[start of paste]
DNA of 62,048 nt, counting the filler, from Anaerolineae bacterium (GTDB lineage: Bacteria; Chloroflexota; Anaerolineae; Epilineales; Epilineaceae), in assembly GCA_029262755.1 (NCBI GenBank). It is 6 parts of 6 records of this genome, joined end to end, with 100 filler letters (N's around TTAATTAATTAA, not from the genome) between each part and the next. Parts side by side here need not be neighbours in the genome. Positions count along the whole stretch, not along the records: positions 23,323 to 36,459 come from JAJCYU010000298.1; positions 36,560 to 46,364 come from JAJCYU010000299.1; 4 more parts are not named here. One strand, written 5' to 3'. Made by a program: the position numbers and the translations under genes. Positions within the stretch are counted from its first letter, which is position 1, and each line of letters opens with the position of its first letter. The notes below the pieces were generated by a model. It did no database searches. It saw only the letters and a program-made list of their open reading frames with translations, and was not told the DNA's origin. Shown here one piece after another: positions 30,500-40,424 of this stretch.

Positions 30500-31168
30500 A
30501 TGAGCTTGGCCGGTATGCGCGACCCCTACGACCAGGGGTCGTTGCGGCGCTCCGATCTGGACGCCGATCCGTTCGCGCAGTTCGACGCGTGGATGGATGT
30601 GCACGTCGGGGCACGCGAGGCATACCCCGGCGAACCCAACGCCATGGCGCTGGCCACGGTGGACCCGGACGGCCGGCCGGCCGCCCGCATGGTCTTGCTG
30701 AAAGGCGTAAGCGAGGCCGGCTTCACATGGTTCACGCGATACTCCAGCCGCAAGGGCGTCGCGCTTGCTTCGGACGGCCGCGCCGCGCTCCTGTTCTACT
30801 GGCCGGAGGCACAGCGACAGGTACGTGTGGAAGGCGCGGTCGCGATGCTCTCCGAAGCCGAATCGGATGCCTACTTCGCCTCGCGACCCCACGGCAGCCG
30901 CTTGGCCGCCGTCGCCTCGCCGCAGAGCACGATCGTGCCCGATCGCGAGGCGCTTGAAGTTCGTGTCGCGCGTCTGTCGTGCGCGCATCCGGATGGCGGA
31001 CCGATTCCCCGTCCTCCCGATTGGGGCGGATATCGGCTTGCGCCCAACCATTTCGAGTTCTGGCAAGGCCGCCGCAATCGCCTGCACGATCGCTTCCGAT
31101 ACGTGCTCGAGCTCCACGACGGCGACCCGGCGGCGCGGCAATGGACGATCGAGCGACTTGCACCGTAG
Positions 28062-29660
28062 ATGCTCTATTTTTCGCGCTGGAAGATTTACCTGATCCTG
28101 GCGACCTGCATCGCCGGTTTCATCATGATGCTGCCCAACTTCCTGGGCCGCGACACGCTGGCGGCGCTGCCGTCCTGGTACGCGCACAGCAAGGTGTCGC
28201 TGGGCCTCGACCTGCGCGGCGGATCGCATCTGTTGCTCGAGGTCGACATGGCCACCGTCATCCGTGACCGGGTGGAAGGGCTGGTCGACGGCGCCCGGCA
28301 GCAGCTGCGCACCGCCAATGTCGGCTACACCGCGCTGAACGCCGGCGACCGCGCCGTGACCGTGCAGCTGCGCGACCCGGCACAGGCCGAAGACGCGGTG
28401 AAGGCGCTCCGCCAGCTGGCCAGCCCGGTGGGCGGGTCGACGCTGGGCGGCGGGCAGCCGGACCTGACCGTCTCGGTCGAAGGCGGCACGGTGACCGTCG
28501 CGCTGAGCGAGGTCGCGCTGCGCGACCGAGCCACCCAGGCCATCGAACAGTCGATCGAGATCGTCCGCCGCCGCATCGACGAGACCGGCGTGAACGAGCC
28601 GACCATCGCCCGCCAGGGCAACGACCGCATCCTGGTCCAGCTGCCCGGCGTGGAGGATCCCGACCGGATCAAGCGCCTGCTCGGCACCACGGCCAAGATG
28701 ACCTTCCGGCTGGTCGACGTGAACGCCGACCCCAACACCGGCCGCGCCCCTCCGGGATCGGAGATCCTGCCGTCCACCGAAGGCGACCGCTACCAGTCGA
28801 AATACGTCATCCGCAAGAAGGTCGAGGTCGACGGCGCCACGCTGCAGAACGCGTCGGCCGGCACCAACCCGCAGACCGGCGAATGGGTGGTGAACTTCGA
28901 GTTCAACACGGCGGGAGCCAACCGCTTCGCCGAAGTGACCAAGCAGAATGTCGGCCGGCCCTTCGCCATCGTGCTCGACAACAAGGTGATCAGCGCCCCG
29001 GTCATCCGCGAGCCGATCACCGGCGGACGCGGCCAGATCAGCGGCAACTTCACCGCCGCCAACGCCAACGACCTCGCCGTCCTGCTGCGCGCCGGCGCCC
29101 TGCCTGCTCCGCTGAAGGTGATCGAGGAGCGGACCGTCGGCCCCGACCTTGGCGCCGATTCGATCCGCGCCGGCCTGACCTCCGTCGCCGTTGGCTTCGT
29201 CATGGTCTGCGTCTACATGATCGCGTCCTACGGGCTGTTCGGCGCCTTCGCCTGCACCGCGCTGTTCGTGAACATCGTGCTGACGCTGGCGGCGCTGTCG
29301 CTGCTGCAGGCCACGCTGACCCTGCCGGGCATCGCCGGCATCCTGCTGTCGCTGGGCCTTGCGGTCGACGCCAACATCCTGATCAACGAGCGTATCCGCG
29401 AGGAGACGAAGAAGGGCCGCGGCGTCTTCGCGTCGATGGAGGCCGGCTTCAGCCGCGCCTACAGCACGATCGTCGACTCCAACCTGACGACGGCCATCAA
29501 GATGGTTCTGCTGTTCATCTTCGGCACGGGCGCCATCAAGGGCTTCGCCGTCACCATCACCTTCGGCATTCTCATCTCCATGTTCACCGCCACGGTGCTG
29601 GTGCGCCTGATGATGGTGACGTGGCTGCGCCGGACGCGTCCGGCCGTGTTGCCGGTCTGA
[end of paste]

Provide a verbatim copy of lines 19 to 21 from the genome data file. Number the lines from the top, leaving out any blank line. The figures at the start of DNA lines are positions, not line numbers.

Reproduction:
28701 ACCTTCCGGCTGGTCGACGTGAACGCCGACCCCAACACCGGCCGCGCCCCTCCGGGATCGGAGATCCTGCCGTCCACCGAAGGCGACCGCTACCAGTCGA
28801 AATACGTCATCCGCAAGAAGGTCGAGGTCGACGGCGCCACGCTGCAGAACGCGTCGGCCGGCACCAACCCGCAGACCGGCGAATGGGTGGTGAACTTCGA
28901 GTTCAACACGGCGGGAGCCAACCGCTTCGCCGAAGTGACCAAGCAGAATGTCGGCCGGCCCTTCGCCATCGTGCTCGACAACAAGGTGATCAGCGCCCCG